At Scottsdale Music Academy, our instructors have a blast teaching the students (both kids and adults) how to play guitar, bass, piano, drums and singing. When you put ‘em all together with the right people, you can rock out to your favorite rock songs.
But where do you start if you want to write your own original rock ‘n roll songs? Picking out a notes to create a warm melody is a start, but knowing how to play chords for basic rock ‘n roll songs will take you further. Try listening to some of your favorite guitar rock songs? You hear a pattern of chords that make up the main structure and usually repeat in the song. That’s called the chord progression. Let’s explore this a bit.
Understanding Chord Progressions
Chord progressions for rock songs can be fairly predictable; after all, rock n roll has been churning out shaking grooves for the last 60 years or so. Many of the 1950s early attempts at rock n roll used basic chord progressions like E-A-D (think Buddy Holly songs) or D -Bm–G-A (think doo-wop songs). These progressions have become known to listener’s ear, and someone who listens to good rock n roll can often pick out where the song is headed after hearing it once or twice.
Chord progressions are put together in a certain pattern to fit the song structure, or maybe offer up a certain mood or temperament for the song. The chord sequence might help the singer hit the notes in just the right way.
Popular Rock n Roll Chord Progressions
So what kind of chord sequences do you like best? Let’s look at a few of the most familiar chord progressions for playing rock and roll songs.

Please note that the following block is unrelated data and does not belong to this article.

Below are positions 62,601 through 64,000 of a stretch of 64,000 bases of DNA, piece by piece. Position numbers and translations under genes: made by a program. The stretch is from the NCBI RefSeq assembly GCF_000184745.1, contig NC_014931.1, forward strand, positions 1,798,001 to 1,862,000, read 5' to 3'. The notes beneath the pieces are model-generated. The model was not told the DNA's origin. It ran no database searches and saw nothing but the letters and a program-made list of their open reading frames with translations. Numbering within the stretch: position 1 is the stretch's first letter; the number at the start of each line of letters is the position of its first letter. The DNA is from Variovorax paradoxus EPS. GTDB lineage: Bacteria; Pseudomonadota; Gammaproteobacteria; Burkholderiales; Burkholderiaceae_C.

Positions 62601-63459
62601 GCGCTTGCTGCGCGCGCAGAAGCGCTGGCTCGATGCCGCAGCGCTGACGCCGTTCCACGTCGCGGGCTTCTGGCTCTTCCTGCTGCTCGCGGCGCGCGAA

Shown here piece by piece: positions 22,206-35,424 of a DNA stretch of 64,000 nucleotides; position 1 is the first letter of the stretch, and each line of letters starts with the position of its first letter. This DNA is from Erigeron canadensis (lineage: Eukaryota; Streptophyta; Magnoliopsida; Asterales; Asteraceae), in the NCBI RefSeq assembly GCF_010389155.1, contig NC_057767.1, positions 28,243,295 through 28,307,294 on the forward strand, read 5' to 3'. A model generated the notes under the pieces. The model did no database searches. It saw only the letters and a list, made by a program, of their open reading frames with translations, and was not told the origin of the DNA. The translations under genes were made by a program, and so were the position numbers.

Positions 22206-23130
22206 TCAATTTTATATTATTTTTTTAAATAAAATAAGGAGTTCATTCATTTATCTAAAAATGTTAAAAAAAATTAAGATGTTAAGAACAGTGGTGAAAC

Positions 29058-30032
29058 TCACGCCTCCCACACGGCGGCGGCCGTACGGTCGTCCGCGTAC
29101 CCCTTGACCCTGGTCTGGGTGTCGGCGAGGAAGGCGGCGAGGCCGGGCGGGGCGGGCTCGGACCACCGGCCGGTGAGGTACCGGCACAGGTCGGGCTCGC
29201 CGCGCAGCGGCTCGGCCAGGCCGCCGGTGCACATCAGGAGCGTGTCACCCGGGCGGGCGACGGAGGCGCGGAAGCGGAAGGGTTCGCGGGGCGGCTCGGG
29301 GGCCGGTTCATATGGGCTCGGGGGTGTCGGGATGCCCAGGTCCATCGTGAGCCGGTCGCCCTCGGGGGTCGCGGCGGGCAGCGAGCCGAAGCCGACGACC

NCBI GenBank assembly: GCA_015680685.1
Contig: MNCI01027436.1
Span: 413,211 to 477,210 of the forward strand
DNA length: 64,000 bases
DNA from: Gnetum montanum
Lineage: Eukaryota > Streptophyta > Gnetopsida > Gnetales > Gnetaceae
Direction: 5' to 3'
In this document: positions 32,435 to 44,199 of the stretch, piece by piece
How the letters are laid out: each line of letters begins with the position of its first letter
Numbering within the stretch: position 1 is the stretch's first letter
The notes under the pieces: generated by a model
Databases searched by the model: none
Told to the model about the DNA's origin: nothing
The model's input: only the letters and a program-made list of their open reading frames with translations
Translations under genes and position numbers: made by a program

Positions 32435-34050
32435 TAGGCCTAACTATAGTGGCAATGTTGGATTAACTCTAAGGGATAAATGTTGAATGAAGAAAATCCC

- Em-D – Finding the right beat and the right melody over a two chord sequence can be a powerful thing. Em-D is a good one, much of REM’s early songs are built around these chords.
- Am-G – Similarly, Am-G on repeat can be very effective with the right vocal melody. In fact, a 1960s garage rock classic “Pushin’ Too Hard” is entirely on the Am-G sequence.
- G-C or G-D – Rock songs are super fun and easy with either G-C or G-D.
- E-A-B (also known as I-V-VII or 1-5-7) – Many blues songs are built on this chord progression, using a major or minor E to start the blues for 4 or 8 bars, then moving on to A for 4/8 bars, then to B, and to the turnaround back to E.
- D-A-G – Similar to the one above Many guitar pop songs use this progression. All major chords that sound great together, I’ve often said to friends, with these three chords you can conquer the musical world. The magic comes in using a strong melody and interesting arrangement with these chords.
- G-Em-C-D – the chord progression pictured above steals from the doo wop of the 1950-s, but with the right amount of rock n roll attitude, you can push this one far far ahead of doo wop.
- D-Bm-G-A – Transposed up to a D, this is the same four-chord progression as above, but hits a lighter note with the chords involved.
- E- F#m-G#m-A – This chord progression is fun to play. You can play this using barre chords for a rougher harder sound, or play with open high B and E strings for a lovely ringing guitar sound. Ask your Scottsdale Music Academy guitar instructor for knowing how to play this one best for your songs.
Practicing these progressions over time will help you to start writing your own rock n roll songs. If you need extra practice, call us to take guitar lessons in Scottsdale!